By being aware that we are social beings who are all interconnected, we recognize how our actions affect the environment and develop a deeper appreciation and compassion for all life on this earth and for its resources.

Compassion and ethics

The practice of friendliness and kindness (metta) and compassion (karuna), as well as ethical behavior, are of great importance in secular Buddhism. Striving for goodwill and kindness towards oneself and others, and striving to act ethically, are the cornerstones. By applying compassion on all these levels, we recognize the inseparable interconnectedness of all life.

Secular Buddhism emphasizes that the ethical principles that reduce suffering and promote compassion do not depend on metaphysical assumptions such as rebirth. While traditional Buddhist teachings emphasize rebirth, reincarnation, and karma, Secular Buddhism focuses on the importance of compassion, mindfulness, and understanding the nature of suffering in the here and now.

The way – The four tasks

Instead of proclaiming statements about the nature of the world as truths, as traditional Buddhism does, secular Buddhism interprets Buddhist wisdom as a guide to an authentic and self-responsible life as a social being.

Stephen Batchelor, a former monk in the Tibetan and then Zen traditions, has reconstructed the classic ‘Four Noble Truths’ in the form of ‘Four tasks’ and breathed new life into it. A belief system thus became a call to action, to develop one's own life for the benefit of all living beings on one's own responsibility.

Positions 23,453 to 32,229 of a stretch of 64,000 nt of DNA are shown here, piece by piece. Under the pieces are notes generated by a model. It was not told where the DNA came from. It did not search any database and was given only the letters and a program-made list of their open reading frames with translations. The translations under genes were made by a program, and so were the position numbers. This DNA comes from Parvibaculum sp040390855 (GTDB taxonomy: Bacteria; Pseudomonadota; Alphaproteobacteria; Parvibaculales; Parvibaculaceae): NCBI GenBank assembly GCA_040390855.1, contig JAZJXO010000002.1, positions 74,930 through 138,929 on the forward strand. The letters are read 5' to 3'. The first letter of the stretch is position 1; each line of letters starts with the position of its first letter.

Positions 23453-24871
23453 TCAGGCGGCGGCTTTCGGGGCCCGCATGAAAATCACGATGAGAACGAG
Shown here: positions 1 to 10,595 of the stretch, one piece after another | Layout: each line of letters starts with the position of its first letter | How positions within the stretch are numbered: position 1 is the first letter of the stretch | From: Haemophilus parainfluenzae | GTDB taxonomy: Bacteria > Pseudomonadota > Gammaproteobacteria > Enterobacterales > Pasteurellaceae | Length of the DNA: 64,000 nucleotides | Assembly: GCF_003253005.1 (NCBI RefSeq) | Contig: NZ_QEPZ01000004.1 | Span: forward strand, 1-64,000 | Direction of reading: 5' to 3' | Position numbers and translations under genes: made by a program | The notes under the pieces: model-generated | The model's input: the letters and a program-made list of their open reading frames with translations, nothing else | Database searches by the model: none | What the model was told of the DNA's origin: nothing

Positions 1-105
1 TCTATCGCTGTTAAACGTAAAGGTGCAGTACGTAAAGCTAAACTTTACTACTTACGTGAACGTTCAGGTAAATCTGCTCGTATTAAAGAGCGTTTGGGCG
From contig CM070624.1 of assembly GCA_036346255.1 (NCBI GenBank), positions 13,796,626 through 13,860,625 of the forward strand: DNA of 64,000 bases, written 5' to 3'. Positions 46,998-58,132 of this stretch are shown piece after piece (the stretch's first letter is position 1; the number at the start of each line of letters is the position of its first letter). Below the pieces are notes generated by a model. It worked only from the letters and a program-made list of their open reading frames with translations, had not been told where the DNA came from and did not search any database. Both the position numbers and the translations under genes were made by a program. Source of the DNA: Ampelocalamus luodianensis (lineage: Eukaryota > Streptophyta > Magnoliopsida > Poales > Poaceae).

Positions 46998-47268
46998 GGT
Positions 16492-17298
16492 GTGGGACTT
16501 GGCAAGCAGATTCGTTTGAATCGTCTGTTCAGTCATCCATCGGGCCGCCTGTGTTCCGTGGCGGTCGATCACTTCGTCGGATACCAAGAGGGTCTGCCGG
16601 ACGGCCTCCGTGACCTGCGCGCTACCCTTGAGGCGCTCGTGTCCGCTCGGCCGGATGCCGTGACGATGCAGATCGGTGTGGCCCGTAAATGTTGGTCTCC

Task #1: Accept and understand life

One of the fundamental tenets of Buddhism is the concept of ‘suffering’ (dukkha); that is, the general and individual dissatisfaction with the conditions of life and the causes of this dissatisfaction. This dissatisfaction arises from evolutionary greed, attachment to things that are impermanent and reluctance to change.

Task #2: Recognizing and letting go of the reflexive reactions and patterns

The insights from the first task can help us to be less attached to things and ideas, and to react more flexibly to changes. By learning to understand the processes of our mind, we can recognize and transform thought patterns and conditioning.

Task #3: Experience freedom and lightness

Through the continued practice of ethical mindfulness and compassion, we can learn that not reacting with our automatic patterns as often can feel liberating. Instead, we can learn to endure the uncertainty of how our actions will ultimately affect us, even if we do intentionally cultivate the ability to act as helpfully as possible.

Task #4: Act for the benefit of oneself and all living beings